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The Move Toward Interventional Medicine

Interventional Medicine

Unfortunately, interventional cardiologists — my specialty — are not all created equal. Some are far more adept at handling complicated cases. The less skilled a patient’s interventional cardiologist, the better the odds the patient will end up in the hands of a surgeon.

And in my experience, many patients who have suffered a cardiac event do not need the last-ditch intervention of a surgeon. They can now be treated through balloon angioplasty and the insertion of stents.

For example, a patient may have three-vessel heart disease but only one of the blockages is the source of immediate problems. A gifted interventional cardiologist will recommend addressing the major blockage with balloon angioplasty and the insertion of a stent — procedures that will see the patient home in a couple of days, feeling much better.

A less-proficient doctor might worry that his skills are inadequate to carry out such a procedure.

The talented interventionalist is also more likely to take a “wait and see approach” as to whether (once the major blockage has been addressed) the minor blockages can be remedied through medication and lifestyle adjustment.

It’s also a matter of keeping up with the latest medical research and advancements. For instance, when balloon angioplasty was introduced in 1977, it was much less reliable and effective than it is today.

Back then, doctors inflated the balloon within the artery, breaking up the plaque blocking it, and hoped the artery would “remodel,” or assume a shape and form that was more favorable. Often, these arteries did just that, as the body seemed to recognize the chance to heal itself. But not


Sometimes, the arteries would seem fine in the catheterization lab, then close as soon as the patient reached the recovery room. We soon learned that there is a “rebound effect”: Like other elastic materials, arteries that have been opened with balloon angioplasty contract after having been expanded.

Balloon angioplasty still helped, because only a slight improvement in the artery produced increased blood flow. However, it could break up the plaque in a way that produced thrombosis — clotting of the blood — which could lead to heart attack or stroke.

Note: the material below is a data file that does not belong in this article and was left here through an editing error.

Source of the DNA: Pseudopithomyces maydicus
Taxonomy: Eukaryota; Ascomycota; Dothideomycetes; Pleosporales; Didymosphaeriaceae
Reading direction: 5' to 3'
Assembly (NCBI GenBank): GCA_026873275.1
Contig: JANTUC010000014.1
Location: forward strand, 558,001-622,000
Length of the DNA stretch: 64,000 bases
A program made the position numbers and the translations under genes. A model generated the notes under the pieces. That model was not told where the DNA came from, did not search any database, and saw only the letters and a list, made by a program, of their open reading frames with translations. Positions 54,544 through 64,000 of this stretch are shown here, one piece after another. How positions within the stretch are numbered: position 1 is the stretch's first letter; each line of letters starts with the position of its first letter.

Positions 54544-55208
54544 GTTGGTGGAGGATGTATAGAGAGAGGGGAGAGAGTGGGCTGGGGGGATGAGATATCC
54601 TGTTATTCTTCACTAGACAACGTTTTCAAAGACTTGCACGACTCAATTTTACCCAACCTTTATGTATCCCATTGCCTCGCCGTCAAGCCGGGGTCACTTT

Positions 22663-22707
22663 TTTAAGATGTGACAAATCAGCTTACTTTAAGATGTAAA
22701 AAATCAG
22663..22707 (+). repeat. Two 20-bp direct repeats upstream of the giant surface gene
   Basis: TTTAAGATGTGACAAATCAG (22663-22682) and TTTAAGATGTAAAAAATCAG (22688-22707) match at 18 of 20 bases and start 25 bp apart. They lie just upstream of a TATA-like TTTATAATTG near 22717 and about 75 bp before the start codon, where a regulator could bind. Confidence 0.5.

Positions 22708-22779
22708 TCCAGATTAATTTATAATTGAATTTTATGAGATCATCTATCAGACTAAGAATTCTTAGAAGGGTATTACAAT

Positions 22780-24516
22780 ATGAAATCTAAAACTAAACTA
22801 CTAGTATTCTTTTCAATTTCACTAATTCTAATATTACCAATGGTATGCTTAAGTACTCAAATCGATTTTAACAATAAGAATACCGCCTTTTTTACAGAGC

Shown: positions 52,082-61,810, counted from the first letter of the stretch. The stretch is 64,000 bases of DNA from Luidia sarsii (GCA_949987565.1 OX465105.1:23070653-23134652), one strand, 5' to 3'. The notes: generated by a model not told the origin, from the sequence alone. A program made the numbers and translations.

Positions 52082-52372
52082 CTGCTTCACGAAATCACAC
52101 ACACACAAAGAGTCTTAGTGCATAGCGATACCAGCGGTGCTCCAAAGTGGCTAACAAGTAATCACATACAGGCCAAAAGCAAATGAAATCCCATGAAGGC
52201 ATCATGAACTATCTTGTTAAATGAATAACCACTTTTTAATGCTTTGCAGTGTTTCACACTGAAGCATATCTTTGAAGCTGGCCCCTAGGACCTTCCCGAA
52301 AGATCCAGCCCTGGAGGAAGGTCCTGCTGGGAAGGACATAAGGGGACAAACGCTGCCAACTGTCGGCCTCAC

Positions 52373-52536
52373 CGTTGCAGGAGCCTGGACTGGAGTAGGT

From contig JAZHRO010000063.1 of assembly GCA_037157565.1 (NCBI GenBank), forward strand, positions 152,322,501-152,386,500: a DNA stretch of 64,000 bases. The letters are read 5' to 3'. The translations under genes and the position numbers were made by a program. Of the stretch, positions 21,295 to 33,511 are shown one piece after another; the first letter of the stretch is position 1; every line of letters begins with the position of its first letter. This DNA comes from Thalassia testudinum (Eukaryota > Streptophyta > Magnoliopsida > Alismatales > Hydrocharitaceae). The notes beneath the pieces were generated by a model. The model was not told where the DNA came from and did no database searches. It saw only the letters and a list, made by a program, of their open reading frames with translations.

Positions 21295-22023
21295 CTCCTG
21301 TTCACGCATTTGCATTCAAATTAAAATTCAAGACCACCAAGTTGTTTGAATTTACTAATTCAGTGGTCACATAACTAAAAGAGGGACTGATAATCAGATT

Arteries treated with balloon angioplasty alone re-block (a process called restenosis) at rate of 30 to 50 percent. Nowadays, the procedure is complemented with the insertion of stents, hollow tubes made of wire mesh that keep the artery open after the balloon has been removed. With the advent of stents, doctors can remodel the artery after the angioplasty, ensuring free blood flow.

There are still problems with stents, however. They can cause irritation to the arterial wall, and the body’s immune system responds to this irritation in two ways. First, the immune system prompts the natural lining of the artery — the endothelium — to absorb the stent; within six months, the artery manages to line the stent with its own cells. Usually, the immune process stops at this point, and the stent has a lining of living cells, allowing the vessel to function perfectly.

In some cases, though, the body’s immune system keeps going, and the arterial wall grows around and eventually into the stent until it becomes blocked.

The first type of stent, the uncoated stent, becomes blocked again 15 to 30 percent of the time. The way in which restenosis occurs can be likened to the formation of scar tissue. Usually, if you cut your skin, a virtually imperceptible scar will trace out the healed wound. In some cases, however, a keloid scar will form. Here, the scar tissue proliferates, turns pink, and exaggerates the size of the old injury.

The irritation to the arterial wall caused by an uncoated stent also may cause a blood clot, which can precipitate heart attack or stroke.

For this reason, people with stents must take an antiplatelet medication such as clopidogrel (Plavix) for six months, as well as daily aspirin.

We now have a second type of stent, coated stents, designed to suppress cell growth around and inside the stent. These are also called “drug-eluting stents” because they “elute” or give off a drug that suppresses the body’s immune response, which prevents the stent from being overgrown and forming blockages in the artery.

Coated stents remain open indefinitely, but because they suppress the body’s immune response they are even more prone than non-coated stents to promote blood clots. This risk rises substantially in the event of surgery for another condition. For example, if a patient with a coated stent needs to have his gall bladder removed, the chances of gall bladder surgery producing a blood clot are substantially higher.

Personally, I prefer the use of uncoated stents. If I can monitor a patient closely, and the patient takes prescribed medications and actively pursues lifestyle modification, including proper diet and exercise, then there is a great chance for success without the need for extended drug therapy.

Restenosis usually occurs within the first three to six months for non-coated stents. Monthly appointments and the administration of a stress test six months after insertion can help gauge whether there’s been an adverse reaction to the non-coated stent.

My preference for uncoated vs. coated changes, however, in certain circumstances. Diabetics are far more prone to re-closure of a stent, and for that reason they should be treated with coated stents.

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